Blood, sweat and tears: why PhD colleagues become your family

One thing I missed (and still miss) dearly is my PhD colleagues. There is no underestimating how much stress the PhD can put you under (and there are plenty of articles on this topic, and the possible implications for mental health). Being put in this environment with, in my case, a couple handfuls of other post graduate students, friends, and other colleagues, really ties you together closely. You go through a lot together, and love and support each other through it all. There is an unspoken understanding.

We would joke when showing a new person around saying: “And this is the cupboard you cry in when your experiment fails.” It was a bit of an exaggeration. No one (I hope) cried in that cupboard – but instead in the shared kitchen over a cup of tea surrounded by nodding heads saying “Yup, that really sucks,” knowing that, sometimes, you just need to feel miserable for a few moments before overcoming and working through it. I missed the closeness, the understanding, and the many cups of tea and chats about science. I guess this is normal for everyone moving to a new job, but there is definitely something special about the people you did your PhD with.

No longer being your own boss

Another aspect that was new for me was working under superiors. Everyone I worked with was friendly and I enjoyed meeting them all and working with them. It was also fantastic to experience such a multicultural environment, and I highly recommend Brussels to everyone by the way. The shock in this case was realising that again I no longer had my project. The PhD is YOUR responsibility. If you don’t show up, no one else is going to care very much. You are accountable. You take control. As the years progress, you become the director of your research, you decide what to do, you find the solutions. You are your only team.

I am very grateful to have had a brilliant, balanced supervisor during my PhD who was supportive at the same time as shaping me into an independent researcher. And although I had occasional teamwork opportunities with colleagues, I wasn’t used to working in a team (asides from some extra-curricular stuff), and I wasn’t used to not being able to do what I wanted, which makes me sound very spoilt. But I loved the independence the PhD allowed, to follow where the results take you and adapt. This is what’s wonderful about academic research, the creation of new knowledge and following where it leads you. I miss this, but for me it doesn’t weigh up against other negatives I believe are in academia (I’ll need another blog post for that).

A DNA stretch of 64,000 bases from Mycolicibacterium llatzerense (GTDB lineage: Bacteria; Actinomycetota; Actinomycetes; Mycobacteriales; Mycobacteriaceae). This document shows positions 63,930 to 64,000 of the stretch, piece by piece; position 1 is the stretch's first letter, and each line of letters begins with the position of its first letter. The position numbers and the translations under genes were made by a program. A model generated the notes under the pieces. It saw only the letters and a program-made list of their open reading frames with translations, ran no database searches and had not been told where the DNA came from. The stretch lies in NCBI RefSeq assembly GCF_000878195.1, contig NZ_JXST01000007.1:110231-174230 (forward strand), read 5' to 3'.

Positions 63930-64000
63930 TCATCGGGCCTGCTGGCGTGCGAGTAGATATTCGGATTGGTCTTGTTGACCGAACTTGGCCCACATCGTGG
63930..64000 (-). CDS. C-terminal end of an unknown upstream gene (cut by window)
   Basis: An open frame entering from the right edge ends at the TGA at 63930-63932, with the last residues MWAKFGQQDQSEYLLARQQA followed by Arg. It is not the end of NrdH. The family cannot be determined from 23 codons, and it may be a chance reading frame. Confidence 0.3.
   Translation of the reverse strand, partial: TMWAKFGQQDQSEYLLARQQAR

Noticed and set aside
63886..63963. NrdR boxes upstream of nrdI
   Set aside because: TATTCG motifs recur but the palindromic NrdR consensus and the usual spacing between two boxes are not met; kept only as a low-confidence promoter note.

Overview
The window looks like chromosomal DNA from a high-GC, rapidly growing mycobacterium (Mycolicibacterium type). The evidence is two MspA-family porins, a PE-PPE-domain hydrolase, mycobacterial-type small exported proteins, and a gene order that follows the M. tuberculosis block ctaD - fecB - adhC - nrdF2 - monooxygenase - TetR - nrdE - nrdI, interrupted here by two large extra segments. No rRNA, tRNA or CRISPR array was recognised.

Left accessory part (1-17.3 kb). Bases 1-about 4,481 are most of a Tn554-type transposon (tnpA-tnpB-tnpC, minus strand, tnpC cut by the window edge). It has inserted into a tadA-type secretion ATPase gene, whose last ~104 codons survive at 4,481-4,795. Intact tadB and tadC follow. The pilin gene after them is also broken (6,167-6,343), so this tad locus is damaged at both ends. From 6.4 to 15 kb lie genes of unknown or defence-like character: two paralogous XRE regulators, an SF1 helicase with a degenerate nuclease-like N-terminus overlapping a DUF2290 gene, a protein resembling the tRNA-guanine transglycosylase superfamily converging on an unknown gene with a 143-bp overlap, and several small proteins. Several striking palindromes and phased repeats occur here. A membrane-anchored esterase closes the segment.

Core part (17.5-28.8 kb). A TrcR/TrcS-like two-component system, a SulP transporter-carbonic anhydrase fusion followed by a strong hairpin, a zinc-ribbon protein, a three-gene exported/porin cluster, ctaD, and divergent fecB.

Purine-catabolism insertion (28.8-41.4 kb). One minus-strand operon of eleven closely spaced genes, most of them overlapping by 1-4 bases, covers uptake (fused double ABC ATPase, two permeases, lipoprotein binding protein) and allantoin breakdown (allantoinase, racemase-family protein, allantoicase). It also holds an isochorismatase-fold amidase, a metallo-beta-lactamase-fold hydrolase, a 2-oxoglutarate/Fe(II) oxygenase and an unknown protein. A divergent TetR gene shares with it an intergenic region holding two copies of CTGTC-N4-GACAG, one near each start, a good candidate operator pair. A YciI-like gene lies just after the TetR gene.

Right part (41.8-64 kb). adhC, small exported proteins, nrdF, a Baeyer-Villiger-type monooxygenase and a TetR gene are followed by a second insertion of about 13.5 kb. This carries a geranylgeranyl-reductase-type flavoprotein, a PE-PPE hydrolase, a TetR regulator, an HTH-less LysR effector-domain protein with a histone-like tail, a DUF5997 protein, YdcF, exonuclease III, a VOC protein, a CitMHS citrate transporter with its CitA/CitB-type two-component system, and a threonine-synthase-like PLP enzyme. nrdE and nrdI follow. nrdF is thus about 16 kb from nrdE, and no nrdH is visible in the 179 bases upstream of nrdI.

Go explore!

Hopefully this blog post hasn’t included too much doom and gloom, but rather serves as insight for people soon-to-be embarking on the adventure after the PhD. Overall, I am thrilled with post-PhD life, it simply just took more time to adjust to than I expected! I thought I was ready for anything, but leaving four years of work and a familiar environment behind was harder than I thought.

I definitely recommend exploring outside of academia however, my eyes have been opened wide and far! I have rediscovered my motivation and love for research and science in a new context, one that is more suited to me than lab-based work. It’s so important to try new things. You never know until you try, and you could be very pleasantly surprised with what you find. For me, I have become engrossed in clinical trial design, promoting patient-centred outcomes and patient-centred drug development, and also the sustainability of healthcare systems. In March 2020 I’ll be starting an internship at the European Federation of Pharmaceutical Industries and Associations (EFPIA) to learn more about this. The Brussels adventure continues…


Sophie Millar completed her PhD in Medicine at the University of Nottingham. After experiencing the lab bench side of research (all the good, bad, and ugly) she turned her attention to policy and science communication. Sophie recently undertook a five month internship at the European Parliament Research Services where she worked within their scientific foresight unit and their European Science Media Hub. Now in her emerging career, she remains in the Brussels bubble to continue embracing the exciting opportunities outside of academia, and in the wider field of healthcare.

Follow Sophie on Twitter @millar_sophie


If you enjoyed reading this article, why not check out the other resources available on our blog. We are passionate about supporting life scientists, early career life scientists and PhD students - with really low- priced reagents and biochemicals, travel grants, and resources to help with both personal and professional development. We know how tough it is - so we hope you find these helpful!

Advice & guidance for life scientists

Click below to view our essential guides and articles to support life scientists, PhD students & early career life scientists:

Guides for Life Scientists

<img src="" alt="Help with oral, written and poster scientific presentations" "="""" media="" magpleasure="" mpblog="" upload="" 2="" 6="" 268c162f593ae88c4c0e2805dc2bd996.jpg"="">


<img src="" alt="Advice and guidance for life scientists" "="" magpleasure="" mpblog="" upload="" 3="" e="" 3e39edb0ce24eebc67efc7b441ce35e8.jpg"="">


Travel grants

Every month we give away $500 to PhD students and Postdocs so that they can attend a scientific conference - click below to find out more:

Apply for a Hello Bio travel grant, available to life science post-docs and PhD students


Wellbeing for scientists

Click below for our resources to help improve your wellbeing:

Wellbeing for scientists


Technical resources

Try our Molarity Calculator: a quick and easy way to calculate the mass, volume or concentration required for making a solution.

<img src="" molarity="" calculator"="" "="" media="" magpleasure="" mpblog="" upload="" a="" d="" ad0aff0773e08850a00e872208bb2ae4.jpg"="" alt="Molarity Calculator">

Try our Dilution Calculator: an easy way to work out how to dilute stock solutions of known concentrations<img src="" dilution="" calculator"="" "="" media="" magpleasure="" mpblog="" upload="" 4="" 8="" 48679eaed7c7142eae351f92af72d9ca.jpg"="" alt="Dilution Calculator">
And - when you get to the stage of planning your experiments, don't forget that we offer a range of agonists, antagonists, inhibitors, activators, antibodies and fluorescent tools at up to half the price of other suppliers - click below to see how we compare with other suppliers:

Save 50% on synaptic signaling tools, GPCR ligands, ion channel modulators, signaling & stem cell tools


Leave your comment
Your email address will not be published